Transcript of Learn the signs. Act early. For parents.
Narrator: From birth to five years old, most children should reach milestones in how they play, learn, speak, act and move. For example, at eight weeks of age your baby may pay attention to faces, turn his head to noises and smile at you.
By six months, your baby may roll over in both directions and try to get things out of reach.
By 12 months, your child may pull up to stand.
By two years, your child may follow simple instructions, copy others and get excited around other children.
These are just a few examples of developmental milestones.
You can find the milestone checklist and more in the My Personal Health Record Book, called the Blue Book.
You were given this when your baby was born.
This book also has your regular checks for your child and family health nurse or general practitioner to complete.
The milestone checklists are listed under My development, - Learn the Signs. Act Early. for each age group.
Monitoring milestones is an important way to detect any developmental delays.
Beth (Parent): Being a parent, you don't really know what you're doing.
Col (Grandparent): Everyone says when they have kids, they wish they come with an instruction manual. The Blue Book is the instruction manual. It is your guide. It is your blue print for the child's future.
Melissa (Parent): The Blue Book has been useful. I find it's almost a little bit of a bible. I can sort of refer back to it and it gives me the confidence to say I'm doing a good job. With the milestones, is she jumping at three years old? And I go ok, what are some activities? I can play hopscotch with her.
Narrator: Another tool for parents is the Love, talk, sing, read, play app that tracks their child's development. This app has ideas and activities every parent can use to help their child develop skills. Because children have sensitive periods for development, early intervention is key to getting the best outcomes for the child.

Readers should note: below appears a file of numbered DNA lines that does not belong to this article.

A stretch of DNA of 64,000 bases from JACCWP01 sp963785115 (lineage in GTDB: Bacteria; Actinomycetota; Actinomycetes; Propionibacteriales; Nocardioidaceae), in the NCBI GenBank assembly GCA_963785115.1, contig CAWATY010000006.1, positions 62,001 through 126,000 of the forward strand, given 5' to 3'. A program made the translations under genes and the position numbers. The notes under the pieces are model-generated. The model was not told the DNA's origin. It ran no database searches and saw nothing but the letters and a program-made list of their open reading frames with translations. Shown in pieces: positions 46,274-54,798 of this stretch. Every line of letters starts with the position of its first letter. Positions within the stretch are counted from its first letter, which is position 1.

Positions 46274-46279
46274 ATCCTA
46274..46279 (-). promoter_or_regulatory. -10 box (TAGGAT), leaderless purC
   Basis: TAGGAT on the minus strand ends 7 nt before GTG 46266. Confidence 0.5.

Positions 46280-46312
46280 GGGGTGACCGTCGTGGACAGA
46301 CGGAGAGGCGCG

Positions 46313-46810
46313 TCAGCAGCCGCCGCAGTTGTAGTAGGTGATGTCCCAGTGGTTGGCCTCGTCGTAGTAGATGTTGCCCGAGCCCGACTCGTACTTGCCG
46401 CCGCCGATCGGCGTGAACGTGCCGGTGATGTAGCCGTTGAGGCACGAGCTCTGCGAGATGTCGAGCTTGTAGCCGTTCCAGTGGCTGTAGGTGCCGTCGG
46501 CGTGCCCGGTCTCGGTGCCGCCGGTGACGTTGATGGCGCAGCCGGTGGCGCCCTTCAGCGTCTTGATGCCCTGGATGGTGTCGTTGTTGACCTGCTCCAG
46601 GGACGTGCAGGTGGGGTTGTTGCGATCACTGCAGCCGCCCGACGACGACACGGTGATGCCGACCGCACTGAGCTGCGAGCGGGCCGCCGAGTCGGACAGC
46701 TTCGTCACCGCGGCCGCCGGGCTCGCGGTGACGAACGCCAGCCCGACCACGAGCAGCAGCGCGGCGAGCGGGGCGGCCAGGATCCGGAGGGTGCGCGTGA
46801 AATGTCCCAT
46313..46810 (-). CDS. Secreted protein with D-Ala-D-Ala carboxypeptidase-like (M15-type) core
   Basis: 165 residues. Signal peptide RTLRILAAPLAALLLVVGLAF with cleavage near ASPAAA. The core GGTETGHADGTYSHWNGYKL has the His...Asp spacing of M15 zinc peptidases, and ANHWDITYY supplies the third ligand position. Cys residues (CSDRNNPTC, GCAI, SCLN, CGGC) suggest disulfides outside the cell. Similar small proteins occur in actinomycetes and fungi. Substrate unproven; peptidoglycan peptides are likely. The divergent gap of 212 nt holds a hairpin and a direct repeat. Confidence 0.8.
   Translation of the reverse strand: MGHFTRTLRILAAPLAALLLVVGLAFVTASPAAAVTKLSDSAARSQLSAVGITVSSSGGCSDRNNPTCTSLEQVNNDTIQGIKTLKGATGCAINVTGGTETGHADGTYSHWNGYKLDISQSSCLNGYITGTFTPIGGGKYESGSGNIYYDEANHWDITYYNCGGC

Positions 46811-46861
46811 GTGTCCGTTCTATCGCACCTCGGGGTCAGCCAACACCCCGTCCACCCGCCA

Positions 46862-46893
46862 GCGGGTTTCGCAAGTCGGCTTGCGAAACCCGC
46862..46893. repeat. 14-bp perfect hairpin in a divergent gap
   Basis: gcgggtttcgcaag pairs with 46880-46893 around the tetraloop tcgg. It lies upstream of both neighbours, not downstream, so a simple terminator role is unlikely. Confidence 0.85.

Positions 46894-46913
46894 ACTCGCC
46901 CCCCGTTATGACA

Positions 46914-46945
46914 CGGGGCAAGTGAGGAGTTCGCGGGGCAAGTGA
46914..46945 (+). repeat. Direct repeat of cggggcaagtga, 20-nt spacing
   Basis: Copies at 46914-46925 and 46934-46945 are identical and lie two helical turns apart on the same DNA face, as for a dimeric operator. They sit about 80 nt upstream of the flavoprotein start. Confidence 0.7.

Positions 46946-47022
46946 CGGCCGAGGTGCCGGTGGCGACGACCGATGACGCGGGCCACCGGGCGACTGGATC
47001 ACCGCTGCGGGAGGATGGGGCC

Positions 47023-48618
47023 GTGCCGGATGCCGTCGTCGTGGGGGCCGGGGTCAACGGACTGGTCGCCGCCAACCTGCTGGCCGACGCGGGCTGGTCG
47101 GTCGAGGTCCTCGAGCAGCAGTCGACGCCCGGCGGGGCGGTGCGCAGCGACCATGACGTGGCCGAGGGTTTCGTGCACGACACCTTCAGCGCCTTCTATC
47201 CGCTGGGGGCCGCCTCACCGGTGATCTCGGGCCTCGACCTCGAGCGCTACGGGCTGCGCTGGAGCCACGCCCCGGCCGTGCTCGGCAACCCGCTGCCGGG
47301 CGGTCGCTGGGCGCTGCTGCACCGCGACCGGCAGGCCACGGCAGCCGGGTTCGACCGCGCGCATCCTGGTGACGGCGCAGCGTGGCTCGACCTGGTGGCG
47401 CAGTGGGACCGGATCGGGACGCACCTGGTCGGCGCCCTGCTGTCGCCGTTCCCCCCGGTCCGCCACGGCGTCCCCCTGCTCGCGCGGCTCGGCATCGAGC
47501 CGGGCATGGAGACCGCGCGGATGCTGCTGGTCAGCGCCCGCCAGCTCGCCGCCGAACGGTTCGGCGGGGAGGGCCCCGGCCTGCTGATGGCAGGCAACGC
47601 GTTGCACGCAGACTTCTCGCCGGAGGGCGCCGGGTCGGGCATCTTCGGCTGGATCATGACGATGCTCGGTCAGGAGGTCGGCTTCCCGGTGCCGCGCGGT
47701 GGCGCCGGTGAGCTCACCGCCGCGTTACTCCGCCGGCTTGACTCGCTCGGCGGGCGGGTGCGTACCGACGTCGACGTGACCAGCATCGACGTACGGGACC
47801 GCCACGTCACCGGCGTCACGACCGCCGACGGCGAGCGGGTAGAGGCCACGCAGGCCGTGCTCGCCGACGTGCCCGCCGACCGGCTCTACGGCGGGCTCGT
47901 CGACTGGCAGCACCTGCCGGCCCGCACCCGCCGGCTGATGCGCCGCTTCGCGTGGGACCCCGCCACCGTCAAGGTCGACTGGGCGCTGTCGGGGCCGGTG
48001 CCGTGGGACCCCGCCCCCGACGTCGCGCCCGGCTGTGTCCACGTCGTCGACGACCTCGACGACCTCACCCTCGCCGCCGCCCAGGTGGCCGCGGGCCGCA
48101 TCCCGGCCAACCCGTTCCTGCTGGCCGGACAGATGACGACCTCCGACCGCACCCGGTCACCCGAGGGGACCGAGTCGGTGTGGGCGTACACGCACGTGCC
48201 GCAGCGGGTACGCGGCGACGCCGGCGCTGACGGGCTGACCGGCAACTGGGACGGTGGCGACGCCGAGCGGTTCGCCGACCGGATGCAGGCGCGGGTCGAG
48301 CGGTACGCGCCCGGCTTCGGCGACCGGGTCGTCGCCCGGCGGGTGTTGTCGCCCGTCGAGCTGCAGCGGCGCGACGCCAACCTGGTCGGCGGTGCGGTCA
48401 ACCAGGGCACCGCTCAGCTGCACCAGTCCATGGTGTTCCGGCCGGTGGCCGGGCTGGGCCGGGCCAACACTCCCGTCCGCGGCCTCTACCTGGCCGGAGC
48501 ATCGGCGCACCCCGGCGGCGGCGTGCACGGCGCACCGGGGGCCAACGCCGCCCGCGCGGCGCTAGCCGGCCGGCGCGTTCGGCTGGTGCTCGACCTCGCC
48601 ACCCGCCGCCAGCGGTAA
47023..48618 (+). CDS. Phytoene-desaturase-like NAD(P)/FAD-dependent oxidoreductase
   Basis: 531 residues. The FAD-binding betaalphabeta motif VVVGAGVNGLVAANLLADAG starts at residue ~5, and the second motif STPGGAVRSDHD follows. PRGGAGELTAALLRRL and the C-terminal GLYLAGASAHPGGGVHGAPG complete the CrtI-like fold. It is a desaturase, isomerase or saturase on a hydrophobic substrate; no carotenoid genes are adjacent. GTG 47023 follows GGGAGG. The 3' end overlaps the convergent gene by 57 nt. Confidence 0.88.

Col (Grandparent): Initially we looked in the Blue Book and thought we seen that some of his milestones were delayed, so we kept pushing forward and advocating for him. Then eventually our pediatrician referred us to speech pathology, so he's been doing that, then we noticed his balance and everything was still off, so that's when occupational therapy came in, so we've been attending that as well. Without that communication, we have problems where he was just getting aggressive and frustrated, and we were getting frustrated because we felt so helpless that we didn't know what he was trying to tell us.
Narrator: You know your child best and if you think your child is not meeting the milestones for his or her age, share your concerns.
Deb Heenan (Child and family health nurse): And if we do find that there is a concern about the child's development, we then go through our pathways of screening. We will then talk to the parents about the ages and stages questionnaire if we feel that that's appropriate at that stage.
Narrator: Take your child to a child and family health nurse or general practitioner for all the regular health and development checks listed in your child's Blue Book.
Esna (Parent): Yes I am definitely using the Blue Book, because it's like an insight towards my child's health and development. I make sure everything is fine and on track and I don't want to regret it later.
Gina (Grandparent): And if you feel something's not right, just keep going along with it and try and find out what is wrong and a lot of times your child can't talk and you know it's not right.
Col (Grandparent): What do they say? Prevention is 99 percent of the cure. So he's three now, pretty soon he'll be five, starting school, so by doing it now we're able to introduce it early and hopefully you know, it gives him a fighting chance to catch up and be on par with kids his age.
Beth (Parent):The sooner you jump on it, the sooner you can fix the problem.
Col (Grandparent): It's your child's future. They've got to be given the best chance in life.
Narrator: If you are concerned, don't wait. Make an appointment with the child and family health nurse or general practitioner to seek help. Acting early can make a real difference.
For more information: Learn the Signs. Act Early. My Personal Health Record Book and Love, talk, sing, read, play (translations available).